MISSISSIPPI BEACH DAYS
We spent three nights in a charming blue two-bedroom cabana in Ocean Springs, Mississippi. This front porch was my favorite spot for early mornings and evenings. There are a cluster of some twenty houses, ranging in size from tiny houses to cabanas to larger two-story houses. One evening the nurse who lived next door came out on her porch and we had a delightful conversation. She explained that most of the units were month-to-month rental homes. Ours and a few others owned by the same woman are rented as Airbnb units. The neighbor moved to Ocean Springs a year ago for a position as Infection Control nurse for the local hospital. She had just closed on a home and would be vacating her rental cabana as soon as her new swimming pool is built!
The local Rouse’s Market was a delightful grocery featuring all kinds of Cajun and Creole food items and seafood specialties. We feasted on samplings of local cuisine at our cabana—and added homemade deviled eggs to the mix.
The lovely residential streets of Ocean Springs were lined with live oak trees draped with Spanish moss. We drove past what is thought to be the oldest live oak in the area—the Ruskin Oak on private property.
My favorite local attraction was the Walter Anderson Museum of Art. Anderson (who died in 1965) is Mississippi’s most famous artist, although little appreciated during his lifetime. He led a tortured life in many ways, often spending time in mental institutions. After his death, his wife Sissy and her sister Pat discovered The Little Room, which he had kept locked. He had spent years painting all over its walls. The room is now housed in the museum.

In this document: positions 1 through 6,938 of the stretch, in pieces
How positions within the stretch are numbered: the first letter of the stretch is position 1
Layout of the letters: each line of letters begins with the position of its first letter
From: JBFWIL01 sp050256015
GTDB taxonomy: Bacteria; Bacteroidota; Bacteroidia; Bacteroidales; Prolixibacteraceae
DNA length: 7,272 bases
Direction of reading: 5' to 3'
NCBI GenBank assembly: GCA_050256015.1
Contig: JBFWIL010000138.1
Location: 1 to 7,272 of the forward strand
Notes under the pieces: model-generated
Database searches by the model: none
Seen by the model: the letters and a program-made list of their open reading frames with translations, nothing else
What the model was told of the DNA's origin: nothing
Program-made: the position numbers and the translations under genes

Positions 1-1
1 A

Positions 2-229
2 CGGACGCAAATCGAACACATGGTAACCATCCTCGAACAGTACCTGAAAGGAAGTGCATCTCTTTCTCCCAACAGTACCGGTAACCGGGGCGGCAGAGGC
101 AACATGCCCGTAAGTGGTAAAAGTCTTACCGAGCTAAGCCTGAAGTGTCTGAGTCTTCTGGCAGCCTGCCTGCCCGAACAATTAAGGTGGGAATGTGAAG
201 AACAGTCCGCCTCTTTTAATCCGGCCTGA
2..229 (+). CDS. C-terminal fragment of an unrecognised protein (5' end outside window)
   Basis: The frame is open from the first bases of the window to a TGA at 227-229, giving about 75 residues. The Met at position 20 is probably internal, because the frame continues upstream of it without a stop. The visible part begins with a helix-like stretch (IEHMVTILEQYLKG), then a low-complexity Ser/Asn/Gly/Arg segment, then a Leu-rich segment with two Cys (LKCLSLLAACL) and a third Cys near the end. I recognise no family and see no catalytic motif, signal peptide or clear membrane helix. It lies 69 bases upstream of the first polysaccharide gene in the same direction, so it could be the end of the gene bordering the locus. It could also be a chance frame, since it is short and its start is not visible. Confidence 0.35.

We bought several books at the museum and I read his wife’s memoir while sitting on the cabana porch. She was a wonderful writer and her account of life with this unique artist was fascinating. Despite all the pain she and her four children endured, she loved this man unconditionally and accepted him as he was.
While driving on General Pershing Avenue in Ocean Springs, we observed what we called the “neighborhood flag debate.” A large white brick house on the corner had the former Mississippi state flag (which included the Confederate flag) in the front yard, with a printed sign proclaiming their pride in their Confederate ancestry. In their side yard were more Confederate memorials and signs, as well as lovely flowers. At the house directly across the street flew a Pride flag with the slogan, “We the people means all the people.” Other houses along the block added their statements—one with an American flag and a Tennessee state flag, one with a “Don’t Tread on Me” flag, and several with the beautiful new Mississippi state flag. That’s the Ocean Springs way to make your feelings known!